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Gillibrand introduces bill to keep school children fed

Thomas O'Neil-White

United States Senator Kirsten Gillibrand is tackling the problem of hunger head on with new legislation aimed at keeping school children fed.

Through COVID-19 waivers, the United States Department of Agriculture provides free school meals through the 2021-2022 school year, but due to the growth of food insecurity for many Americans, Senator Kirsten Gillibrand has proposed legislation which would make the waiver permanent.

The Universal School Meals Program Act of 2021 would provide free breakfast, lunch, dinner and snack to all school children, regardless of income. Gillibrand said turning the waiver into law will help to address the hunger crises in this country.

“We have to go further. The Hunger crisis existed long before COVID hit,” she said. “Prior to the pandemic, one in six New York children faced food insecurity. And from 2014 to 2018. We saw school participation rates and universal school meals program. more than doubled nationwide. We have seen that providing universal school meals makes an incredible difference. Now is the time to take bold action to end child hunger and to make universal school meals a permanent reality.”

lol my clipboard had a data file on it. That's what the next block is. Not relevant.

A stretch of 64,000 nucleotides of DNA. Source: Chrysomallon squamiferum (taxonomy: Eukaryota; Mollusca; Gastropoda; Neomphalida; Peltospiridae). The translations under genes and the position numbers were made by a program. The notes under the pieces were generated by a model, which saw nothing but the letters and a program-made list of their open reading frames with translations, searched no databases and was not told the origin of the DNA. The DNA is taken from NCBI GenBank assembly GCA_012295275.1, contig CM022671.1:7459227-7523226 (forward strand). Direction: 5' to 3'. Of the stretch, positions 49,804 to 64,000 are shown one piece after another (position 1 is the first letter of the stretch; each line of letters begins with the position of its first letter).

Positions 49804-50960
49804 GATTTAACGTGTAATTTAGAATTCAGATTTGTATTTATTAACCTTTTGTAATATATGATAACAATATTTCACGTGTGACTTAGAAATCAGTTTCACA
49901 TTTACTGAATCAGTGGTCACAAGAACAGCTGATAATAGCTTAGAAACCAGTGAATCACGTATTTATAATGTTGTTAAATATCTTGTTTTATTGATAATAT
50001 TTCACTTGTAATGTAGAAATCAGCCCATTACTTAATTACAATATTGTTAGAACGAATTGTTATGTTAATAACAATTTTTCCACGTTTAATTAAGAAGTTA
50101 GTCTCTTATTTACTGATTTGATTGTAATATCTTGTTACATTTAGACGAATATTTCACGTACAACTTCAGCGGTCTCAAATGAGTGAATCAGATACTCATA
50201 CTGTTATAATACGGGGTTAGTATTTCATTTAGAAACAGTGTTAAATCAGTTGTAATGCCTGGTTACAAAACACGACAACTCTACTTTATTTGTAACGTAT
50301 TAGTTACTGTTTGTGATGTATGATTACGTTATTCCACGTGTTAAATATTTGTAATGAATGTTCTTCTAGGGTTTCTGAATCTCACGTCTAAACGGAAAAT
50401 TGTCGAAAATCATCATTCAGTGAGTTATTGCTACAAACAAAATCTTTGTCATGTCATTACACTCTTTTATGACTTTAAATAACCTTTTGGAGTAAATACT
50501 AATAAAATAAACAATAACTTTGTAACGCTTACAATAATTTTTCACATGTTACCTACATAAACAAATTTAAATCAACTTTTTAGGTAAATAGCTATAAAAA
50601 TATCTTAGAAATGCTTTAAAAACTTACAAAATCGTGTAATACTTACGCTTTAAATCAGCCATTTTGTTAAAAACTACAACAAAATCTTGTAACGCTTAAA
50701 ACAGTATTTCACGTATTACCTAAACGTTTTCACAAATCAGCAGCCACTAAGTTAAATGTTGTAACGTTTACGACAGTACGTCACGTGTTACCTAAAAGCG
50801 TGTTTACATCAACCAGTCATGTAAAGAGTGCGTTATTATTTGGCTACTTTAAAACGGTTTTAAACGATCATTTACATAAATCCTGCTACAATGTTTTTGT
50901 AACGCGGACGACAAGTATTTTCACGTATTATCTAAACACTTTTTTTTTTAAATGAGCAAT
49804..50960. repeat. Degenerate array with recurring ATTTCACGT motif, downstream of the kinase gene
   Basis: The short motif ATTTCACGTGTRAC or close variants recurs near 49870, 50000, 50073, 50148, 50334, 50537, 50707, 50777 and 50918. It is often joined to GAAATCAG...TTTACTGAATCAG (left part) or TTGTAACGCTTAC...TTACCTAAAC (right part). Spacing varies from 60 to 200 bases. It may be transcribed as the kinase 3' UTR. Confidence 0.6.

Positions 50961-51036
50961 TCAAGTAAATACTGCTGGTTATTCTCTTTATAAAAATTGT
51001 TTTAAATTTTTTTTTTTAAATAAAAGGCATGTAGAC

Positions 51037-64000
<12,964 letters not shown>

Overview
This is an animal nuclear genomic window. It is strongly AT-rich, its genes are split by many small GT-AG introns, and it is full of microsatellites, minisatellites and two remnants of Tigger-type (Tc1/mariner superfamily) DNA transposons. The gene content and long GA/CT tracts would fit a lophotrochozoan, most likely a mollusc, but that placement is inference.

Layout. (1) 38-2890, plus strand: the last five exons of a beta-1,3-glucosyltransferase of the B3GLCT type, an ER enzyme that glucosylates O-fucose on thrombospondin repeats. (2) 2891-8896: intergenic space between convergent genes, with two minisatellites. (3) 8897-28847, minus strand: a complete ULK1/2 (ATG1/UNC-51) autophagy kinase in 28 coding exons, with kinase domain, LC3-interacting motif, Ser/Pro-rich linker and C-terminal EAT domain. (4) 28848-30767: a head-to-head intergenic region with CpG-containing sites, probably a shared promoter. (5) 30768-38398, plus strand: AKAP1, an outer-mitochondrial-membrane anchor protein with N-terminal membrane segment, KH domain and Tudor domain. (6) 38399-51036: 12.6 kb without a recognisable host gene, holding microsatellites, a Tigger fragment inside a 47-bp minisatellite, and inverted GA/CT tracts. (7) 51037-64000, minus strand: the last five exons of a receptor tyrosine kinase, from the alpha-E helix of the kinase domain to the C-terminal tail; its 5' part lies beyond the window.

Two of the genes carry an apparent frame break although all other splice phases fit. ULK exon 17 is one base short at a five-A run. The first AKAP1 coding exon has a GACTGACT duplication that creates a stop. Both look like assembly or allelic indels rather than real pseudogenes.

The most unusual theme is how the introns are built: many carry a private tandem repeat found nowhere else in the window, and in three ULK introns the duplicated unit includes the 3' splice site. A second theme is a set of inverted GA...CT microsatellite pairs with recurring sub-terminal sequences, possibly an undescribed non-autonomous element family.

Gillibrand said there is widespread Democratic support for the bill, whose other facets include the reimbursement to schools of all delinquent school meal debt, strengthening and expanding the Child and Adult Care Food Program and making all communities eligible for the Summer Food Service Program, providing children access to healthy meals during the summer months.

Born in Louisville, Kentucky, Thomas moved to Western New York at the age of 14. A graduate of Buffalo State College, he majored in Communications Studies and was part of the sports staff for WBNY. When not following his beloved University of Kentucky Wildcats and Boston Red Sox, Thomas enjoys coaching youth basketball, reading Tolkien novels and seeing live music.
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